2013 Pizza Eating Contest Tarantino’s Pizzeria, 6:15 p.m.


www.Twang Chico Hot Springs Saloon, 7 p.m.

Hawk Debate Team Fundraiser Willson Auditorium, 7 p.m.





Big Ol’ Haufbrau, 8 p.m.

Earth Day Opening Reception Holiday Inn, 6-9 p.m.


Kitchen Dwellers, Lil Smokies & Flatt Cheddar Filling Station, 9 p.m.


Bobcat Fest Downtown Bozeman, 5-8 p.m. (and Sat.)

Katie Boeck Wild Joe’s, 7 p.m. Holler N’ Pine Peach Street Studios, 8 p.m.

Pulse-Keishe, Chris Sage & Jason Root Zebra Cocktail Lounge, 10 p.m.


Mountaineers 4x4 Bog Gallatin County Fairgrounds, 1 p.m. Celtic Jam Eagles Bar, 3 p.m. Stage Whisper Wild Joe’s, 7 p.m.

Boozehounds Sacajawea Bar, 9 p.m.

West yellowstone

National Park Week: Fee Free Days Yellowstone National Park (thru April 26) West Yellowstone entrance opens to motorized travel

Earth Day Celebration Holiday Inn, 9 a.m. – 10 p.m.

ongoing at norris


Earth Day Celebration Holiday Inn, 10 a.m. – 3 p.m.

Music every Fri., Sat., & Sun Music starts at 7 p.m.

livingston & paradise valley



Little Jane Acoustic Pine Creek Café, 7 p.m. Picasso at the Lapin Agile Blue Slipper Theatre, 8 p.m. (and Sat.)


Jamelution Chico Hot Springs Saloon, 9 p.m.

Charity Poker Tournament Mixers Saloon, 3 p.m. Haitian Benefit Kountry Korner Café, 5:30 p.m. Irish Jam Pub 317, 7:30 p.m.


Tracy Award Films Procrastinator Theatre, 5 p.m. (thru Wed.) Bridger Creek Boys Colonel Black’s, 6 p.m. Jaden Carlson Band Wild Joe’s, 6:30 p.m. Todd Snider Filling Station, 9 p.m. Live Trivia Bacchus Pub, 9 p.m.

Montana Roadhouse Band Sacajawea Bar, 9 p.m. Scott Holt Murray Bar, 9 p.m.


Free Drum Classes Livingston Library, 10 a.m. Jawbone Railroad Pine Creek Café, 7 p.m. Jamelution Chico Hot Springs Saloon, 9 p.m. Milton Menasco & the Big Fiasco Murray Bar, 9 p.m. Frank Keyes Sacajawea Bar, 9 p.m.


The Elves and the Shoemaker Shane Lalani Center, 4 p.m.



Open Bluegrass Jam Pub 317, 7:30 p.m.

Strangeways Murray Bar, 9 p.m.

Jeremy Morton Bacchus Pub, 8 p.m.


Iqra Fund presents “Girl Rising” Emerson Cultural Center, 4:30 & 7:30 p.m.

That 1 Guy and Captain Ahabs Motorcycle Club Zebra Cocktail Lounge, 10 p.m.


Potcheen Murray Bar, 9 p.m. Hump Day Trivia Murray Bar, 7 p.m.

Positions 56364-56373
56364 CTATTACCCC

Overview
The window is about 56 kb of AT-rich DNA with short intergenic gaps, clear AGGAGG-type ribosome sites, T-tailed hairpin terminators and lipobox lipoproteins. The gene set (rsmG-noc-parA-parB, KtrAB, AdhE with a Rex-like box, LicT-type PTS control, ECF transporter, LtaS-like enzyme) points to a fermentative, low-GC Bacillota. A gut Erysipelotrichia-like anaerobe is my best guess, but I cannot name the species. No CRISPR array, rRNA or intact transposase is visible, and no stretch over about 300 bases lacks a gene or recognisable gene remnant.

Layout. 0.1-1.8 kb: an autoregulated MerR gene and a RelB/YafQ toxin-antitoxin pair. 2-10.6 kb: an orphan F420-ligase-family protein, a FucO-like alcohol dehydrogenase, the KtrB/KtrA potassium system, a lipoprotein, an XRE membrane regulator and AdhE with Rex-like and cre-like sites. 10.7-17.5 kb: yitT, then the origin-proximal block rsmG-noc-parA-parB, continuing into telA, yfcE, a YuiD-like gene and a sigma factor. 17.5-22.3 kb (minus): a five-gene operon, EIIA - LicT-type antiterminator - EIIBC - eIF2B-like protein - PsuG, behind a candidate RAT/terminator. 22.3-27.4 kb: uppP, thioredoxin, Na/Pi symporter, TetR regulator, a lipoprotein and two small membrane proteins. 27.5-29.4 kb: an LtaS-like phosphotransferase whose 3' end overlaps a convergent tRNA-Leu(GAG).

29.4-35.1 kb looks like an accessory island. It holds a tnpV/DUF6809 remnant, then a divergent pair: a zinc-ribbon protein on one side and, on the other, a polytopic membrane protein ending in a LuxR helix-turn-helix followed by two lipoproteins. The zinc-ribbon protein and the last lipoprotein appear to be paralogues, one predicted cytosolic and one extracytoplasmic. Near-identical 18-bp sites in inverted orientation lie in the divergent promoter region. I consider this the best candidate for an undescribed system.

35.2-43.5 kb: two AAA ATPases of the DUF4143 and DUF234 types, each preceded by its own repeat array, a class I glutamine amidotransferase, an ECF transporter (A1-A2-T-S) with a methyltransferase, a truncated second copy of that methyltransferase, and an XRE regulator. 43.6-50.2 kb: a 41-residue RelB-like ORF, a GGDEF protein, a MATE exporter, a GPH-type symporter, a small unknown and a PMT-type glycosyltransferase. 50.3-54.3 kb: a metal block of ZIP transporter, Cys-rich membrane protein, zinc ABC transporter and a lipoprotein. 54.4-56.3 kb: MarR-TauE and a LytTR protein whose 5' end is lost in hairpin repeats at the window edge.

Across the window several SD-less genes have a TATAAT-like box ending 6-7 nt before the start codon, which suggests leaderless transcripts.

Cello Festival Concert, Reynolds Recital Hall, 7:30 p.m. Scottish Jam 406 Brewing Co., 3 p.m.

Halden Wofford & The Hi-Beams Chico Hot Springs Saloon, 8 p.m.

The Beach Boys are coming to Big Sky!

Tickets on sale May 1st at Rapier Charitable Trust Presents THE BEACH BOYS UNDER THE BIG SKY, a benefit concert for Morningstar Learning Center

Bluegrass Jam Pine Creek Café, 7 p.m.

Wednesday, July 3, 2013 Doors open 5pm / Show Time 6pm

Two Grass Crew Pine Creek Café, 7 p.m.

Tickets $50 Children 12 & under free with paid adult

www.Twang Chico Hot Springs Saloon, 7 p.m. Halden Wofford & The Hi-Beams Murray Bar, 9 p.m.

Greek Cooking Class Bridger Kulinary Centre, 6:30 p.m.


Friday, April 19 – Saturday April 20 FRIDAY, April 19

Eldrich Miners Saloon, 9 p.m.

SATURDAY, April 20

Practice w/beacons Transceiver Park, 11 a.m. – 4 p.m. Pray for Snow Party w/Jespy, Surebert & David Dalla G Miners Saloon, 9:30 p.m.

Photo by Ryan Dorn

38 April 19-May 2, 2013

Buscrat's fables header

Big Sky Weekly

The Creature There’s a man what lived on the north side of the river in these parts all by hisself. His nose was plastered clear across his face and was fulla warts, and his forehead was huge. He was 12 feet tall but had short little arms, like a T-Rex. Two of the teeth on his lower jaw stuck out an inch over his upper lip, like a warthog. He was a homely creature.

others,” I said. “If we tell ‘em they’re rotten, they’ll live up to it and act rotten. If we tell ‘em we admire ‘em, they’ll live up to our expectations and act that way too.” Teija decided to try it out and walked over to the riverbank. The creature seen her and got ready to spit some slime at her.

One day I was fishin’ nearby and noticed two young fellers walking along the south side of the river, skimmin’ rocks across the water. When the creature seen ‘em, he spit gobs of gooey slime across the river that landed on their faces. “Hey you ugly creature!” they yelled. Then they threw rocks at him. He squealed and tried to stop the rocks from hitting his head with his short arms. Them fellers laughed as they watched him, and then continued on their way flailing their arms and mimicking him. Later a few young girls came running along the riverbank. “There he is,” said one girl as she pointed to the creature. “Eeew!” shrieked another. “He’s hideous, like they said.” “Hey ugly!” they yelled.